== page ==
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Frozen North Korean funds moved from bank

More than $20 million in disputed North Korean funds was transferred from a blacklisted Macau bank Thursday, an official said, possibly clearing the way for the North to start shutting down its nuclear reactor.
/ Source: The Associated Press

More than $20 million in disputed North Korean funds was transferred from a blacklisted Macau bank Thursday, an official said, possibly clearing the way for the North to start shutting down its nuclear reactor.

The dispute over the funds has dragged on for nearly two years between Pyongyang and Washington, which accused the bank of helping the North launder money. The funds were frozen in the troubled lender, Banco Delta Asia, prompting the North to storm out of talks to dismantle its nuclear weapons program.

Washington agreed to give its blessing for the funds' release to win progress on the nuclear issue. But the North has refused to move forward on a February pledge to start dismantling its nuclear program until it receives the money.

Although Pyongyang was allowed several months ago to begin withdrawing the cash, the funds remained in the bank in this Chinese territory for reasons that were never made clear.

It was widely believed that other banks didn't want to receive the tainted money. Pyongyang was also reportedly demanding the money be transferred via a U.S. bank to prove the funds were clean.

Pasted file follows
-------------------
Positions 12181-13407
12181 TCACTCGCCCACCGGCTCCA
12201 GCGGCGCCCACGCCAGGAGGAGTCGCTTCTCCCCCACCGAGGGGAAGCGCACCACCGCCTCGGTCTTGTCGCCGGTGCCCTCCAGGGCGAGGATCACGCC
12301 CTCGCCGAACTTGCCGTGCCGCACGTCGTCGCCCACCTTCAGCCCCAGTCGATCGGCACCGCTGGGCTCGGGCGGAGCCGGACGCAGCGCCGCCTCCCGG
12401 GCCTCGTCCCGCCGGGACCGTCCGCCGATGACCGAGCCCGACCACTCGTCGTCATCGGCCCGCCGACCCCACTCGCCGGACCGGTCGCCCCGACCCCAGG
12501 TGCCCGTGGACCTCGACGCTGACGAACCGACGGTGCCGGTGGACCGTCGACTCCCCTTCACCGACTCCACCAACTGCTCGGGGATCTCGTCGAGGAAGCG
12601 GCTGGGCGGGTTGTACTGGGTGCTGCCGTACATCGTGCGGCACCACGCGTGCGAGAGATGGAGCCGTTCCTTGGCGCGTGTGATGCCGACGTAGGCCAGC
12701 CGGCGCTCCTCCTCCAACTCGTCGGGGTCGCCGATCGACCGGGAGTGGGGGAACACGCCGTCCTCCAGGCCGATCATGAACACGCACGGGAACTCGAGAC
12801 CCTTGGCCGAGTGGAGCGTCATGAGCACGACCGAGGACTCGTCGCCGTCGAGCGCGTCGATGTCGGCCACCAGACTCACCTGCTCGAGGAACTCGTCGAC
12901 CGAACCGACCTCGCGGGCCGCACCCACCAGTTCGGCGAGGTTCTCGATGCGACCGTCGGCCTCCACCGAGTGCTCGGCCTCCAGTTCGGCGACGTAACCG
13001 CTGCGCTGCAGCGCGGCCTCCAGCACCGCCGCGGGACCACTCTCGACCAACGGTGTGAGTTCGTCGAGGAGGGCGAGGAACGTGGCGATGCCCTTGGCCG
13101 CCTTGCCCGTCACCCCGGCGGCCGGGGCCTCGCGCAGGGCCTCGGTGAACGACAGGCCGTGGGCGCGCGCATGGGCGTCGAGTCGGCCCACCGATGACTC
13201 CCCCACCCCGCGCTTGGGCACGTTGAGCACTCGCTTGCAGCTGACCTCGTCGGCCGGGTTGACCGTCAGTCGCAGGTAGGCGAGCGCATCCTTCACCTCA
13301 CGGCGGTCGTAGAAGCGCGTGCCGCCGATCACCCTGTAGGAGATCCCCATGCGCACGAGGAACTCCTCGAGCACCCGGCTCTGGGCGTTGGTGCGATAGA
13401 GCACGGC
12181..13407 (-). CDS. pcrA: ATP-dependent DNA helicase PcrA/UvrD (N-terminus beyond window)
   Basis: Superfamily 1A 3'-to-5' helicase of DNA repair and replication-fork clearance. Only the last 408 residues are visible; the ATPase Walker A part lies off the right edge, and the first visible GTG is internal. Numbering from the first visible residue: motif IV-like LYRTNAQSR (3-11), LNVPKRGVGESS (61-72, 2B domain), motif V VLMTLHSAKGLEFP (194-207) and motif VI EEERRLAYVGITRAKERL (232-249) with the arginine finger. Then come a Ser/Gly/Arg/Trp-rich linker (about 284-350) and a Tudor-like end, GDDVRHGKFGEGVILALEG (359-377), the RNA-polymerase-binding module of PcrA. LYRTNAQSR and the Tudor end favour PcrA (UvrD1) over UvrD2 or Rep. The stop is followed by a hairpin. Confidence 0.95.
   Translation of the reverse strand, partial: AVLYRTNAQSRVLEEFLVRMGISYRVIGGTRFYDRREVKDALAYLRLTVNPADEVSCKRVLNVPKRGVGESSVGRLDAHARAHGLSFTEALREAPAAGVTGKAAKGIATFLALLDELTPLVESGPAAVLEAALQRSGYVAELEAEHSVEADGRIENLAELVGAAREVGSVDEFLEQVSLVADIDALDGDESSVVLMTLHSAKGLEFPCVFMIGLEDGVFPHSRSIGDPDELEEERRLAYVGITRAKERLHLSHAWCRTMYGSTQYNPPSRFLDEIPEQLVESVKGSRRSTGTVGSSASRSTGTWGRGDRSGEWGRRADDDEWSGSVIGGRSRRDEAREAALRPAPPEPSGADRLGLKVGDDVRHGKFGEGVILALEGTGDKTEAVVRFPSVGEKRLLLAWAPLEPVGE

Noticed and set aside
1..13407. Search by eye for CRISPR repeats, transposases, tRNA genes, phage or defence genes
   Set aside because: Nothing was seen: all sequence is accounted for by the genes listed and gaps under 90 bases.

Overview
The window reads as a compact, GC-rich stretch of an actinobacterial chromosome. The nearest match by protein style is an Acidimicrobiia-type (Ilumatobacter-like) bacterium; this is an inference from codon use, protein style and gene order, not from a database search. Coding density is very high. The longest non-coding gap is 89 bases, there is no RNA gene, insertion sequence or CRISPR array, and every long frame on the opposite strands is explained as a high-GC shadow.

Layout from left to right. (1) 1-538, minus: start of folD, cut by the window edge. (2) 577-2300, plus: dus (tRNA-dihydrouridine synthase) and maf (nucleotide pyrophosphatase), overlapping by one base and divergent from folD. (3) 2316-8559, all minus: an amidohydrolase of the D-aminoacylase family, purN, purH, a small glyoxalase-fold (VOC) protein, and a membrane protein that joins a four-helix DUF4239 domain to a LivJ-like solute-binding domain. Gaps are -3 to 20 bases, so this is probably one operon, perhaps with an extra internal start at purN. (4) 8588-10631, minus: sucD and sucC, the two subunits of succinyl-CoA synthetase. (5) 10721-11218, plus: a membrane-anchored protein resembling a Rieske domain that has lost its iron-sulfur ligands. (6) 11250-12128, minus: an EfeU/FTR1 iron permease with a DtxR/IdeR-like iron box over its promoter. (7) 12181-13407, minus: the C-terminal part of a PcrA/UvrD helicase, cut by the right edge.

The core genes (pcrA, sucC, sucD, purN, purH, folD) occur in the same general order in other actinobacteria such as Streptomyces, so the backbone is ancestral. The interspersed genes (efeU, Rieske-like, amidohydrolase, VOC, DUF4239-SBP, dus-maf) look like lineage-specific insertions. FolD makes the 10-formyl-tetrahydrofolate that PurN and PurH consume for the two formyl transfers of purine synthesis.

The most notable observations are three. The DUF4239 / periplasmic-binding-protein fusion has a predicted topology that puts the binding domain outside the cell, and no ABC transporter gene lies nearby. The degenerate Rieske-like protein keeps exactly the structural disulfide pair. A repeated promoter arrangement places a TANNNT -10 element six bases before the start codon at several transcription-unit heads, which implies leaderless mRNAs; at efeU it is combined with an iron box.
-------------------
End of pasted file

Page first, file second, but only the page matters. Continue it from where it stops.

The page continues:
The long-awaited transfer finally happened Thursday, said Francis Tam, Macau's secretary of economy and finance.

"Banco Delta Asia transferred more than US$20 million out of the bank this afternoon in accordance with the client's instruction," Tam told reporters on the sidelines of a business gathering.

Where was money sent?
But Tam would not say where the money was sent. "We have heard reports in foreign media that the money can be wired via the U.S. or Russia, for example. I think these routings are possible," Tam added.

North Korea had $25 million in the bank, but Tam would not provide a specific figure for how much was transferred.

But he said, "Most of the money in this account has already transferred out. There will probably not be another transfer."

If some of the money remains in the bank, it could become a new reason for the recalcitrant and unpredictable North to delay progress with the pledge to shut down its nuclear weapons program.

David Zweig, a political scientist at Hong Kong University of Science and Technology, said that it would be inconsistent of the U.S. to recirculate funds it described as tainted. Zweig said that the U.S. Treasury Department wanted the money to remain frozen, while the U.S. State Department wanted it released to make progress on the nuclear issue.

"Clearly this is a ridiculous situation because on the one hand, the U.S. government wants the money to go to North Korea, and the other arm has made it almost impossible to do that. To me that's all very strange."